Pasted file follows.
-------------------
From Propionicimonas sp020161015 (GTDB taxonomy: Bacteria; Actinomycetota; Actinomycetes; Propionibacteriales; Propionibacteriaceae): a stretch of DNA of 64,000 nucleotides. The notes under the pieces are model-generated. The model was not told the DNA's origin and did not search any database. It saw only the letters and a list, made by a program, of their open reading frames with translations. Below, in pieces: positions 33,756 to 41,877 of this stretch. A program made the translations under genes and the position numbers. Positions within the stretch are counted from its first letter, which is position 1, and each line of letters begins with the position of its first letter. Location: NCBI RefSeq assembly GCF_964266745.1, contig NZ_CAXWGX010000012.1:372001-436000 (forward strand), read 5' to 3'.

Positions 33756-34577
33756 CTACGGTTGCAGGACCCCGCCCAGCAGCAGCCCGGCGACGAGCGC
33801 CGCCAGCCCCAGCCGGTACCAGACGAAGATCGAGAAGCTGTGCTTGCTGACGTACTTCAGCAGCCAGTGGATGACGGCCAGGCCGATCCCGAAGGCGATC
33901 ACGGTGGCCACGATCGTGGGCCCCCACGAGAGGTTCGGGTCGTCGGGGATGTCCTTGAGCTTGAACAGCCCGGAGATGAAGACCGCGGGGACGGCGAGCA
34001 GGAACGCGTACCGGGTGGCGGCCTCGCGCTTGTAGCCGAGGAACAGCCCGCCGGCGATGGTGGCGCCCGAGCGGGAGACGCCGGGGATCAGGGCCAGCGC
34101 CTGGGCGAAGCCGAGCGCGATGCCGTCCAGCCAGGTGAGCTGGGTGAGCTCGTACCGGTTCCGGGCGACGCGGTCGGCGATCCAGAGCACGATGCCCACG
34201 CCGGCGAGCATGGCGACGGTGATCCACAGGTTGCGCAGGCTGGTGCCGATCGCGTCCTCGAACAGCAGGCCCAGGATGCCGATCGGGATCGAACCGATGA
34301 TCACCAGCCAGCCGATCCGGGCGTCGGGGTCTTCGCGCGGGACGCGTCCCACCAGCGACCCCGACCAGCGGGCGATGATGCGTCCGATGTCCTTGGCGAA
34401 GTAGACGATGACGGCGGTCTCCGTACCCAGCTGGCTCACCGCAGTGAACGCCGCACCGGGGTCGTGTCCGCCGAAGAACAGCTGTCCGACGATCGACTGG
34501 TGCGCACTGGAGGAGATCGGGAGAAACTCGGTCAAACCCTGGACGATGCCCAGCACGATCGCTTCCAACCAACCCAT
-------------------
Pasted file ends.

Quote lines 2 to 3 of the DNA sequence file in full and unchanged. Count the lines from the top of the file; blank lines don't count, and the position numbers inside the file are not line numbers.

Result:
Positions 33756-34577
33756 CTACGGTTGCAGGACCCCGCCCAGCAGCAGCCCGGCGACGAGCGC